Arts & Leisure

Home sales ready to rebound from pandemic

The real estate market in northwest Vermont is recovering after the necessary shut down due to COVID-19, according to a report based on New England Real Estate Network numbers. The stay-at-home order went into effect on March 25 with restricted showings beginning again in late April.
New listings in April declined 45% and pending contracts declined nearly 50%, according to a press release from Coldwell Banker Hickok & Boardman. As a result, a steep decline in closed sales followed in May. Real estate transactions typically take 45-60 days to close — therefore the restricted activity in late March and April is seen in May numbers. Although new listings in May declined over the same period last year, it is an improvement over April. And June appears on par with 2019 numbers, according the press release from mid-June.
“While the May numbers show a slight 3% decline in the median price of homes sold, it is more a reflection of the smaller number of sales during that period than it is of a decline in value,” says Leslee MacKenzie, president/owner of Coldwell Banker Hickok & Boardman. “In recent weeks, we have seen an increase in sales in the upper end of the market, which was paused during the uncertainty in March and April.”
Buyer demand remained strong through the shutdown and has only increased in May and June. In Chittenden County the number of properties going “under contract” in May was the same as a year before despite dramatically less inventory to choose from. Agents are reporting multiple offers on new listings coming to market. So buyers need to be prepared with a strong qualification from their lender and expert advice from their realtor if they want to purchase a home this summer.
According to the Multiple Listings Service report, the number of homes for sale in Addison County dropped 37% from May 2019 to May 2020, or 311 to 196. The number sold went from 38 to 18, and new listings were halved locally. But the number of home sales under contract fell only 21% from May 2019 to May 2020 (61 to 48) despite the extreme economic dislocation caused by COVID-19. And the median sales price in Addison County dipped just 8%, from $255,00 to $234,500, the report said.
New outlets have reported that real estate firms across Vermont are seeing an increase in inquiries from out-of-state buyers. Presumably, these potential buyers are looking toward Vermont to seek refuge from their city homes. With a 14-day, mandatory quarantine still in effect for most out-of-state buyers coming to Vermont, real estate sales in resort communities across the state are largely on hold with the exception of a few buyers who will consider a “sight unseen” purchase. Coldwell Banker Hickok & Boardman agents report that most buyers from outside of Vermont are relocating here for a job. They, too, are on hold until the mandatory quarantine is eased.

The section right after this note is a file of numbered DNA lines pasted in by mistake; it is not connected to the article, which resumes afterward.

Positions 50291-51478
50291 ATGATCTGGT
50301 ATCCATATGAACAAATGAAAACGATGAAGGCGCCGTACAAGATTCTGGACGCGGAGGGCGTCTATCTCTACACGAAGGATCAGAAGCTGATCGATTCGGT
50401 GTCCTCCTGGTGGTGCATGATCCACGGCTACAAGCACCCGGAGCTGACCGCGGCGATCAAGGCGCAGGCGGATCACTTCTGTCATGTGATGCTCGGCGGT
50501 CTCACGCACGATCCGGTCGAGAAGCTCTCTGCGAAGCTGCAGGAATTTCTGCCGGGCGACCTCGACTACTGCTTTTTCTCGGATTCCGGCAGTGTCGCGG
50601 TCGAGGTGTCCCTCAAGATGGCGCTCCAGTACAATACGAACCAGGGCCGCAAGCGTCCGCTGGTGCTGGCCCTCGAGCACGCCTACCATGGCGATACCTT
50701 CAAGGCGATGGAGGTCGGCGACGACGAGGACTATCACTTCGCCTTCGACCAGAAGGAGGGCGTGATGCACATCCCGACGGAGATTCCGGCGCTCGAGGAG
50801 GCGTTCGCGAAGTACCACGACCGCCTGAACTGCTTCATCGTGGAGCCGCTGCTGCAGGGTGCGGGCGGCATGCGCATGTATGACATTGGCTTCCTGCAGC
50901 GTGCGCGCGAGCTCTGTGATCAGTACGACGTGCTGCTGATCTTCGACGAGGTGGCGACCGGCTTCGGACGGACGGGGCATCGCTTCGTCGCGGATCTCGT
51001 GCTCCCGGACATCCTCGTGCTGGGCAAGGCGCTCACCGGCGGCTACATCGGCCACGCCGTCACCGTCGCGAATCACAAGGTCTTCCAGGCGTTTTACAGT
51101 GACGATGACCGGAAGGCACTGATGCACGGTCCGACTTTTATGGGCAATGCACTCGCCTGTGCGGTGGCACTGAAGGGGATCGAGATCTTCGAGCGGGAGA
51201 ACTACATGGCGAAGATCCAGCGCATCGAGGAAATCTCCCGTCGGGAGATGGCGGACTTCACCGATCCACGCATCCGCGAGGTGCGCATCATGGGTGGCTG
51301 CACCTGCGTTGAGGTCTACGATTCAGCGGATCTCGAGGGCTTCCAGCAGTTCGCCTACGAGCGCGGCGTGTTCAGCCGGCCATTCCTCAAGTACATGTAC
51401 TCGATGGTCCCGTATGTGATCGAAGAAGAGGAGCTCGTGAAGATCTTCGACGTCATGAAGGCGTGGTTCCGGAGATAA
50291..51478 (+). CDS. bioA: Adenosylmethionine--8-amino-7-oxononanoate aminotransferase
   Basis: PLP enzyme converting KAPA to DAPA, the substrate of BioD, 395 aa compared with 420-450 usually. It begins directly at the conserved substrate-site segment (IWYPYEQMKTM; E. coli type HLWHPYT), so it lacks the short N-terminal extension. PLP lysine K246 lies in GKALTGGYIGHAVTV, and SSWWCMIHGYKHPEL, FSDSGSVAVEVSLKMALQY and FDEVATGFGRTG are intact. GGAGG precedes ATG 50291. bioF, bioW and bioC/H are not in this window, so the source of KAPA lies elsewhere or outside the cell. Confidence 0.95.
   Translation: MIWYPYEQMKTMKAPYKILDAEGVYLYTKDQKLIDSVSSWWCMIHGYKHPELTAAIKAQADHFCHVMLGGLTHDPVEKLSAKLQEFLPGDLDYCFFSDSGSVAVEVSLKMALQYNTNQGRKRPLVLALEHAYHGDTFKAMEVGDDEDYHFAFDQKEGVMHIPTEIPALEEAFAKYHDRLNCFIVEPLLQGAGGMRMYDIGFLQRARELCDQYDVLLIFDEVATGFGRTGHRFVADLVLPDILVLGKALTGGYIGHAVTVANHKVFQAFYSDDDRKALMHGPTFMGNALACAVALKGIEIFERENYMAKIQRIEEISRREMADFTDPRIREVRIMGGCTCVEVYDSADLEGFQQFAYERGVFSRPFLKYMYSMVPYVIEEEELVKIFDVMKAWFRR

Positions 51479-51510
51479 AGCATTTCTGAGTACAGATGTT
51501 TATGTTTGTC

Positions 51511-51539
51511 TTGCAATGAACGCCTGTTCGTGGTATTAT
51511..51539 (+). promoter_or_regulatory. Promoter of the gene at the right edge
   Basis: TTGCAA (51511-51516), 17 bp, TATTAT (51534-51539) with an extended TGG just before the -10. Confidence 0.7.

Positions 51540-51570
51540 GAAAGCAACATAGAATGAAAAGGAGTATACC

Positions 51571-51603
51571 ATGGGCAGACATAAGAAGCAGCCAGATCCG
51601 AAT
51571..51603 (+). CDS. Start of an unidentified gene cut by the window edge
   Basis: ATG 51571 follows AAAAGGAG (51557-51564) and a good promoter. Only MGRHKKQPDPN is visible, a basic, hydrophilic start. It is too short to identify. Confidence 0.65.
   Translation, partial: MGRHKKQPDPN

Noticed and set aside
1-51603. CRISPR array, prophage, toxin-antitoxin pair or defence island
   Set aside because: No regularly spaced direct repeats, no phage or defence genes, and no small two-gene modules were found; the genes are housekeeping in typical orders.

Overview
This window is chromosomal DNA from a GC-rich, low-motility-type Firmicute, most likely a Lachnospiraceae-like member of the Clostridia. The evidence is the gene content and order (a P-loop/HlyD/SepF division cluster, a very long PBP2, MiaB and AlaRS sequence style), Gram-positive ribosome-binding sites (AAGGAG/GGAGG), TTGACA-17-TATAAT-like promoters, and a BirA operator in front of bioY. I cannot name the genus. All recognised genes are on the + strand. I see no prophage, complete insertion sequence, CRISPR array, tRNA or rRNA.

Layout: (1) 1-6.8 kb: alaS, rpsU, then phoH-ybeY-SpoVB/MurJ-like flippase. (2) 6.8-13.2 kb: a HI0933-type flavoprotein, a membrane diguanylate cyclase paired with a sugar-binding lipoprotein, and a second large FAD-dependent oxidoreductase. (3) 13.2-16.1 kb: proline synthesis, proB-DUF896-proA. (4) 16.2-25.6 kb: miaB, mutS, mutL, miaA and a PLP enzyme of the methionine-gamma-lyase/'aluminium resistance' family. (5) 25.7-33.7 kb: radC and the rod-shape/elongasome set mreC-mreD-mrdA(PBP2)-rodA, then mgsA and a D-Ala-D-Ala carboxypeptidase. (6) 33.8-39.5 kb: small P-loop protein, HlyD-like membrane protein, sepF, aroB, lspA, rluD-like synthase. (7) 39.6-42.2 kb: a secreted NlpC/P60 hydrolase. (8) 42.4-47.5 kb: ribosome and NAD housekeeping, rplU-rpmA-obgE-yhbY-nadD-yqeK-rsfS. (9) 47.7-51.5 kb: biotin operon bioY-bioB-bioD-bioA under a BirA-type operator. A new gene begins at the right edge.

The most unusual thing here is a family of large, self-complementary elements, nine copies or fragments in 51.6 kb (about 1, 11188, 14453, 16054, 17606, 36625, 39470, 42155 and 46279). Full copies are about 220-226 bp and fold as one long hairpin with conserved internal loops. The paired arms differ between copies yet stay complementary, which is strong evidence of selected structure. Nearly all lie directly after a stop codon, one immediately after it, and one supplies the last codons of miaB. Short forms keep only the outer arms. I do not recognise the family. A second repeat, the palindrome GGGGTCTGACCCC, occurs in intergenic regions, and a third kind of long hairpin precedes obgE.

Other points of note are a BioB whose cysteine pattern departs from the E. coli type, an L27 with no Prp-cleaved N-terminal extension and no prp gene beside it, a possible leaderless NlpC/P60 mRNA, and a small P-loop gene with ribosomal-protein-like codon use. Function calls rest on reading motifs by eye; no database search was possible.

With more than half of Americans working from home because of the coronavirus, and many companies saying they will be more flexible with remote options going forward, rural and suburban locales are more and more desirable. According to a Zillow survey conducted by Harris Poll, “Among Americans working from home because of the pandemic, 75 percent said they would prefer to continue to do so at least half the time, if given the option, after the pandemic subsides. And two-thirds (66%) of those employees said they would be at least somewhat likely to consider moving if they had the flexibility to work from home as often as they want.” Buyers said that they would consider a longer commute (current low gas prices certainly help) if they only have to go to a physical office a couple of times per week. 
In northwest Vermont, properties outside of the greater Burlington area — in neighboring Franklin and Addison counties — have long been more affordable. With larger lots and more “home” for their money, buyers are attracted to communities that offer amenities to enhance their lifestyles. 

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